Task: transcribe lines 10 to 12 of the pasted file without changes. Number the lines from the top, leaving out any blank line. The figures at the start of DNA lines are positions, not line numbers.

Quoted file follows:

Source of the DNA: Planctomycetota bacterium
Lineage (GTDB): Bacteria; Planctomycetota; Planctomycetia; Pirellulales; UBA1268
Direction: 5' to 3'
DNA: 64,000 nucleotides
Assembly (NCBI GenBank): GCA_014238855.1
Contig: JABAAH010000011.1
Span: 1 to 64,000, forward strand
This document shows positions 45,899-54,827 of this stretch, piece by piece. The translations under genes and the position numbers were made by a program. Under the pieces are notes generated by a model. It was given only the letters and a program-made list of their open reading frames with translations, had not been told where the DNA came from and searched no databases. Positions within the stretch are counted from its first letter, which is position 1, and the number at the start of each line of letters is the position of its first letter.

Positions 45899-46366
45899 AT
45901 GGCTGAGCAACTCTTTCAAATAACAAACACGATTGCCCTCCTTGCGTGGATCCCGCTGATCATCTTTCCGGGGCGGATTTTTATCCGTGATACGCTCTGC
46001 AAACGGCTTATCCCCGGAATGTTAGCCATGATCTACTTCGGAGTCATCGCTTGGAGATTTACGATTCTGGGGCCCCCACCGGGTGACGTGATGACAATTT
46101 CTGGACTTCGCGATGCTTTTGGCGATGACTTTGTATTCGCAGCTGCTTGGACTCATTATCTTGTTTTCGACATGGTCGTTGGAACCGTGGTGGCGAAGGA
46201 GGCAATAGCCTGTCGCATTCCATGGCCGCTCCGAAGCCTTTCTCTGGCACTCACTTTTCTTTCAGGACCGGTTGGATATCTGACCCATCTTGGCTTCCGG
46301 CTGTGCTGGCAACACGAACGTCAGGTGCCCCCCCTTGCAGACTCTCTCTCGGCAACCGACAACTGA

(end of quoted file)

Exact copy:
45899 AT
45901 GGCTGAGCAACTCTTTCAAATAACAAACACGATTGCCCTCCTTGCGTGGATCCCGCTGATCATCTTTCCGGGGCGGATTTTTATCCGTGATACGCTCTGC
46001 AAACGGCTTATCCCCGGAATGTTAGCCATGATCTACTTCGGAGTCATCGCTTGGAGATTTACGATTCTGGGGCCCCCACCGGGTGACGTGATGACAATTT